I’ll Take a Pass. No. Really. I’ll Take a Pass, PLEASE?

By W.T. FUCHS

Longtime local skier Jim Sylvester became a household name in Missoula overnight last night.

No wonder: He was on the front page of the paper (the Missoulian) yesterday, telling the town that he’s mad as hell and he isn’t going to take it anymore.

So mad, in fact, he’s asked the  U.S. Forest Service to step in on his behalf as mediator after having been denied a Snowbowl ski pass earlier this season.

Holding 20-odd laminated ski passes from past years in hand, Sylvester poured out his plight to the masses, maintaining that he was only trying to act in the interest of other skiers in pointing out areas where safety was lacking at the ski hill, namely where the East and West bowls converge and empty skiers into a single cat track that leads to the main lodge.

He says he expressed his concerns to owners Brad and Ronnie Morris a year ago, via a suggestion box, and never heard back.

When he went to renew his season ski pass this spring, he was denied.

He now says he’s taken his case to officials of Lolo National Forest – the entity that holds the permit for Snowbowl to operate on forest lands – to force its owners to sell him a season pass.

Brad and Ronnie Morris have owned and operated Missoula’s only ski resort for 27 years and told the Missoulian yesterday they denied Sylvester a pass because his efforts to point out safety issues became progressively “disruptive,” and that he upped the ante in his pursuit of seeing changes implemented when he tried to blow the whistle on safety issues with the Morris’s insurer.

A skier shows a cornice who's boss.In light of concerns that things might escalate from there, the Morrises exercised the right of any business owner, and denied him access to a season pass thisyear.

He wasn’t banned from skiing the mountain, he was just denied a season pass. Morris said it would be easy enough for a friend to purchase a ticket for him and for him to ski, and they wouldn’t stop him.

But once all the back-and-forth subsides, here’s my question:

If Sylvester doesn’t think Snowbowl is safe, and in good conscience could no longer keep silent, why would he want to ski there?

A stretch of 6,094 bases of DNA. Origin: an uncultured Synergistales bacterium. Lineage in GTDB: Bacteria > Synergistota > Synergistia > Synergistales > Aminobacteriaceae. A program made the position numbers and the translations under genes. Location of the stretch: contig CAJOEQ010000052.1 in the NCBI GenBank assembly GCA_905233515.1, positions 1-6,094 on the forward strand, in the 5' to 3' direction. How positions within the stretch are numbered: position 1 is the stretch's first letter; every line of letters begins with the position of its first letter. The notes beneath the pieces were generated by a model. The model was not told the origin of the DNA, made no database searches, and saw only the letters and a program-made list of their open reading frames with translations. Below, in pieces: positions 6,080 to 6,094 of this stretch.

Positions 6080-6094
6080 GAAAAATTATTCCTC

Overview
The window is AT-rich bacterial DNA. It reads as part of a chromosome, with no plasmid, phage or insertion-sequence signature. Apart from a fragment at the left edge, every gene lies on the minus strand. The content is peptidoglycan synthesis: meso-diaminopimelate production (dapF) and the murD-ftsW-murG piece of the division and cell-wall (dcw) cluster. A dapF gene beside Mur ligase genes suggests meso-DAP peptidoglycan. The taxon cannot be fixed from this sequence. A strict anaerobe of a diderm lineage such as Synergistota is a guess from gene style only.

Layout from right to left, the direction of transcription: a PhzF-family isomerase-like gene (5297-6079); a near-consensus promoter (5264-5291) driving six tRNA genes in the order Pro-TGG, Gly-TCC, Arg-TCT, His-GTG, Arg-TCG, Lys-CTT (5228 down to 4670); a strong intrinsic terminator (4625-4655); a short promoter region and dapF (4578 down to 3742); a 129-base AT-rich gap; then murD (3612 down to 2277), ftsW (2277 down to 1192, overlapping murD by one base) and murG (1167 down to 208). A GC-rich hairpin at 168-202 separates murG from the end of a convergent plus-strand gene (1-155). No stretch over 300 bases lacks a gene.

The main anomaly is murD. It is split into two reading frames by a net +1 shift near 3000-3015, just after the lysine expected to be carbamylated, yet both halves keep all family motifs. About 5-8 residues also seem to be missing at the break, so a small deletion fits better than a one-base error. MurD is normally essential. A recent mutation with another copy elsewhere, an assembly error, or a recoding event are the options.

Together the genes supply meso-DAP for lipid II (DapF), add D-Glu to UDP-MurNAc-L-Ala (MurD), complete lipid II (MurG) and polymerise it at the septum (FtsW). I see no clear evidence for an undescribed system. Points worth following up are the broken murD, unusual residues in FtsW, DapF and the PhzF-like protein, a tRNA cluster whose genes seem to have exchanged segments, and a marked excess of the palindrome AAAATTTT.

In fact, Brad Morris was quoted asking the same question in yesterday’s news story.

All of this prompted the Facebook newsfeed to jam with chatter yesterday, as comments either expressed rancor and promised boycotts, or good riddance “whiner-go-home” comments.

Online newspaper comment sections expressed much the same.

One man wished Sylvester luck: “Have fun driving to Lost Trail.” 

Another welcomed boycotts and attrition: “It’s encouraging to see all the whiners who won’t be at the Bowl on a powder day. Stay home, go somewhere else.”

Still others stood in support: “Well-run organizations encourage feedback, especially negative feedback, and learn from it.”

Another noted the idiocy of the argument: “Holy egos. Get over your poor little hurt feelings and sell the guy a pass. Are we in middle school? Good grief.” 

Yet, still, one fact remains that no one seems to be talking about:

THE GUY WENT TO THE OWNERS’ INSURANCE COMPANY TO FORCE THE ISSUE!

HELLO? Do I have a bad connection?

What is it about, “I’ve enjoyed the fruits of your labor for the last 27 years, but I just went behind your back and stuck a dagger in it, so if you’ll kindly allow me to still patronize your unsafe business while pursuing action against you, I’d surely appreciate it,” that escapes those defending Sylvester?

Do Brad and Ronnie Morris run a perfect ski area?  They certainly don’t. There are a lot of things wrong up there – including the occasional falling chairlift – but the existence of a suggestion box means someone wanted to hear concerns at one point.

But if you mistakenly believe this is about a suggestion box comment prompting the non-renewal of a season pass, it’s not.

According to Morris, Sylvester never sat down with him to express face-to-face concerns. He never suggested solutions for what might improve the area in a non-confrontational manner in a letter or in person. He never even called him a “dirty, rotten so-and-so”. He just went into “I’ll show you my voice counts” mode, and still expected to be able to purchase a pass for another season of unsafe skiing.

Now, the foot-stomping continues in allegations of wrongful “discrimination” and threats of action to see sanctions imposed for violating a special permit issued by the Forest Service.

And this guy wonders why he earned the “disruptive” moniker?

Missoulians, wake up! This isn’t about skier safety, this is about people who take liberties with their liberties, figuring that their “right to expression” extends into any realm, and therefore must be heard – by the world!

Complaining in the name of unnamed others is rarely inspirational and world-changing. It’s just blowhard-y, dishonest, a trifle tedious, and annoying.

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 Love him or hate him, W.T. Fuchs is always thought-provoking. Check out his previous posts, “Warhol’s 15 Minutes: Long Before ‘The Bachelor’ Hot Mess“,”As Long as it’s Not Pajama Jeans…” and “Just Say No to a New Year’sResolution“.